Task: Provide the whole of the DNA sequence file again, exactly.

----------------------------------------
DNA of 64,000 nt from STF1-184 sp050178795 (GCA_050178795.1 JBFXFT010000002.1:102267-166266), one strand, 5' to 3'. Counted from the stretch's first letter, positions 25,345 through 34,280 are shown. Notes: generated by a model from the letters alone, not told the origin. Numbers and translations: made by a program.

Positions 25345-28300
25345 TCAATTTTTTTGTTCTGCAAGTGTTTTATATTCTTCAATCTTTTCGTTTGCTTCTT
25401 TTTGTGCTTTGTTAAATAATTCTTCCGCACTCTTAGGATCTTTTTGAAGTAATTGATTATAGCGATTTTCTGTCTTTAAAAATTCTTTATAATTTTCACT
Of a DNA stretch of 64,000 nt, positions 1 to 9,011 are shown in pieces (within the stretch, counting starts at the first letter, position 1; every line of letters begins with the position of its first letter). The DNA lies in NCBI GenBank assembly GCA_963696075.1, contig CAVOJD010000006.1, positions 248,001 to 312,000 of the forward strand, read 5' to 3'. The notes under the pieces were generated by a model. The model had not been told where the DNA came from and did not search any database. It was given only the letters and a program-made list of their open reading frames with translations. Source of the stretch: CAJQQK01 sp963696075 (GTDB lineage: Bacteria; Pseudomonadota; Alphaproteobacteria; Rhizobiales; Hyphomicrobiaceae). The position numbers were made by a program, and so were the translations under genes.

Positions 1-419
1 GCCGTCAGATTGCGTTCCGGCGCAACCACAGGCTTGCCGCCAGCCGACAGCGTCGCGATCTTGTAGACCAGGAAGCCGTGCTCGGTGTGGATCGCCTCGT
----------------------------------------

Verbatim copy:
DNA of 64,000 nt from STF1-184 sp050178795 (GCA_050178795.1 JBFXFT010000002.1:102267-166266), one strand, 5' to 3'. Counted from the stretch's first letter, positions 25,345 through 34,280 are shown. Notes: generated by a model from the letters alone, not told the origin. Numbers and translations: made by a program.

Positions 25345-28300
25345 TCAATTTTTTTGTTCTGCAAGTGTTTTATATTCTTCAATCTTTTCGTTTGCTTCTT
25401 TTTGTGCTTTGTTAAATAATTCTTCCGCACTCTTAGGATCTTTTTGAAGTAATTGATTATAGCGATTTTCTGTCTTTAAAAATTCTTTATAATTTTCACT
Of a DNA stretch of 64,000 nt, positions 1 to 9,011 are shown in pieces (within the stretch, counting starts at the first letter, position 1; every line of letters begins with the position of its first letter). The DNA lies in NCBI GenBank assembly GCA_963696075.1, contig CAVOJD010000006.1, positions 248,001 to 312,000 of the forward strand, read 5' to 3'. The notes under the pieces were generated by a model. The model had not been told where the DNA came from and did not search any database. It was given only the letters and a program-made list of their open reading frames with translations. Source of the stretch: CAJQQK01 sp963696075 (GTDB lineage: Bacteria; Pseudomonadota; Alphaproteobacteria; Rhizobiales; Hyphomicrobiaceae). The position numbers were made by a program, and so were the translations under genes.

Positions 1-419
1 GCCGTCAGATTGCGTTCCGGCGCAACCACAGGCTTGCCGCCAGCCGACAGCGTCGCGATCTTGTAGACCAGGAAGCCGTGCTCGGTGTGGATCGCCTCGT